Study Provides New Insights About Brain Organization

[vc_row][vc_column][vc_column_text]New evidence in animals suggests that theories about how the brain processes sight, sound and touch may need updating. Researchers from Wake Forest University Baptist Medical Center and colleagues report their findings in the current issue of the Proceedings of the National Academy of Sciences.

Using electrodes smaller than a human hair, researchers from Wake Forest Baptist and the University of California at San Francisco recorded individual cell activity in the brains of 31 adult rats. Their goal was to
test two conflicting ideas about brain organization.

“One theory is that individual senses have separate areas of the brain
dedicated to them,” said Mark Wallace, Ph.D., the study’s lead investigator.
“In this view, information is processed initially on a sense-by-sense
basis and doesn’t come together until much later. However, this view has
recently been challenged by studies showing that processing in the visual
area of the brain, for example, can be influenced by hearing and touch.”

Wallace and colleagues created a map of the rat cerebral cortex, the
part of the brain believed responsible for perception. The map was created
to show how different areas respond to sight, sound and touch. They found
that while large regions are overwhelming devoted to processing information
from a single sense, in the borders between them, cells can share
information from both senses.

“This represents a new view of how the brain is organized,” said
Wallace, an associate professor of neurobiology and anatomy at Wake Forest
Baptist.

He said these multisensory cells might also help explain how
individuals who suffer a loss of one sense early in their life often develop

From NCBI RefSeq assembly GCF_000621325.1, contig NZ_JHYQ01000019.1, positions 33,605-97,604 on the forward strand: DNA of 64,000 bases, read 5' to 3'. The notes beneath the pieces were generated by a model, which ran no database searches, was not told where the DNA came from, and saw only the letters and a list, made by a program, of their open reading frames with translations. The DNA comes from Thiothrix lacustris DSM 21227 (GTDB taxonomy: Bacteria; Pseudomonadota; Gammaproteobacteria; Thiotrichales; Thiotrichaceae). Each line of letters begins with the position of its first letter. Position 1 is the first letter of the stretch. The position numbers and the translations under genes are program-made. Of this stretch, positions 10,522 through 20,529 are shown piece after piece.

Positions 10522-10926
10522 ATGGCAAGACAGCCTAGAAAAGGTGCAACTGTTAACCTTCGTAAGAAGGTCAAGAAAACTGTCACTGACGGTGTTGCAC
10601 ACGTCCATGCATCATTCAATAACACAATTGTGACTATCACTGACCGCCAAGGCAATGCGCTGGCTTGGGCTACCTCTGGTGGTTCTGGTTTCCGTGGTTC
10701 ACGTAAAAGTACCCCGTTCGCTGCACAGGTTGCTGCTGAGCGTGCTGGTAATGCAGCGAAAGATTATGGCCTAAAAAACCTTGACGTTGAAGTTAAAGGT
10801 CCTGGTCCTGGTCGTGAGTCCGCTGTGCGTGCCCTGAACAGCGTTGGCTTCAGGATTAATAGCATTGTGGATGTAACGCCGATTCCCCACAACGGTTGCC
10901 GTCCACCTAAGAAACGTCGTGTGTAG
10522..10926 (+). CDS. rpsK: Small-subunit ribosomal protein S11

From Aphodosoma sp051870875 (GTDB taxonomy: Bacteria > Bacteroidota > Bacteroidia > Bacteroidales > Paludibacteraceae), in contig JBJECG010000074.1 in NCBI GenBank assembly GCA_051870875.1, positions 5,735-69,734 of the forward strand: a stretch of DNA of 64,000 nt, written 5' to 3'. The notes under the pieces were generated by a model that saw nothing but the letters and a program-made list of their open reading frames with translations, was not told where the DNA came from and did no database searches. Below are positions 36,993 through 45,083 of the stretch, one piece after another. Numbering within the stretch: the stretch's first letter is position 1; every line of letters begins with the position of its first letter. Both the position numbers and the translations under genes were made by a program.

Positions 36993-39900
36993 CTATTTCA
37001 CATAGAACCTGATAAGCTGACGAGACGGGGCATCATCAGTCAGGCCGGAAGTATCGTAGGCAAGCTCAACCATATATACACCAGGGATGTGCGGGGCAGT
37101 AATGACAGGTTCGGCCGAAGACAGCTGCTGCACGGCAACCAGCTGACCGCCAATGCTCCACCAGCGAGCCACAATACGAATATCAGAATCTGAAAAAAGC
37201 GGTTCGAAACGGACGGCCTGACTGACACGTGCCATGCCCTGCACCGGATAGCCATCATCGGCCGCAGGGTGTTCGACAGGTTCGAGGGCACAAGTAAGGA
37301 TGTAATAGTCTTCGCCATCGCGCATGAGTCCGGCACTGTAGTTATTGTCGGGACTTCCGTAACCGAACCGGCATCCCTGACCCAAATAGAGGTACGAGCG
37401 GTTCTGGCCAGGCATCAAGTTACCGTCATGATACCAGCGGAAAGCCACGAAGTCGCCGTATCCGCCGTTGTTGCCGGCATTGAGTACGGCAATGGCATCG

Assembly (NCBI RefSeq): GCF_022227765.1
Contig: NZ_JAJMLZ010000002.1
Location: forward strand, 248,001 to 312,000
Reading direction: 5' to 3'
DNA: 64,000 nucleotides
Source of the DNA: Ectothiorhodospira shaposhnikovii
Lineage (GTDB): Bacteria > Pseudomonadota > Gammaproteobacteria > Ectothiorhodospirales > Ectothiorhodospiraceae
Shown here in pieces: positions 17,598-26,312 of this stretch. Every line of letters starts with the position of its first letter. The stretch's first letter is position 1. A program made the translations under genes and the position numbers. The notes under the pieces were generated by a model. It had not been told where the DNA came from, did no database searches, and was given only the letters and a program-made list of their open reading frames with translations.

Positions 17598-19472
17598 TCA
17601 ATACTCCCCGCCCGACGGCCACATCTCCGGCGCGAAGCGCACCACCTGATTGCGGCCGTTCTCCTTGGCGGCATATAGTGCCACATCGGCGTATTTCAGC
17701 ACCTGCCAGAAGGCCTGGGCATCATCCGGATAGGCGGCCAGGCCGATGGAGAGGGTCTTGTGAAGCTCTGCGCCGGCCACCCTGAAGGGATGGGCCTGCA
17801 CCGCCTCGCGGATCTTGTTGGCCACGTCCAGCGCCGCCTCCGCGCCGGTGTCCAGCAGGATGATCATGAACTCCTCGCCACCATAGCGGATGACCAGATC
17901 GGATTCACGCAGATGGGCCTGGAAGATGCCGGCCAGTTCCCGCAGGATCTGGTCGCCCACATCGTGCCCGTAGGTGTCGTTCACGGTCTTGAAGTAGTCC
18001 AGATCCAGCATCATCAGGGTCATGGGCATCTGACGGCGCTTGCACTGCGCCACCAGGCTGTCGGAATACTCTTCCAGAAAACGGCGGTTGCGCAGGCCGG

greater acuity in their remaining senses.

“Imaging studies in humans show that when sight is lost at a young
age, a portion of the brain that had been dedicated to sight begins to
process sound and touch. It is possible that this change begins in these
multisensory border regions, where cells that are normally responsive to
these different senses are already found.”

Wallace said the finding is also important because it suggests that
the process of integrating sensory information might happen faster in the
cerebral cortex than was previously thought. Wallace said that the ultimate
goal of this research is to understand how the integration of multiple
senses results in our behaviors and perceptions.

“It should come as no surprise when I say that we live in a
multisensory world, being constantly bombarded with information from many
senses. What is a bit of a surprise is that although we now know a great
deal about how the brain processes information from the individual senses to
form our perceptions, we’re still in the early stages of understanding how
this happens between the different senses. “[/vc_column_text][/vc_column][/vc_row]

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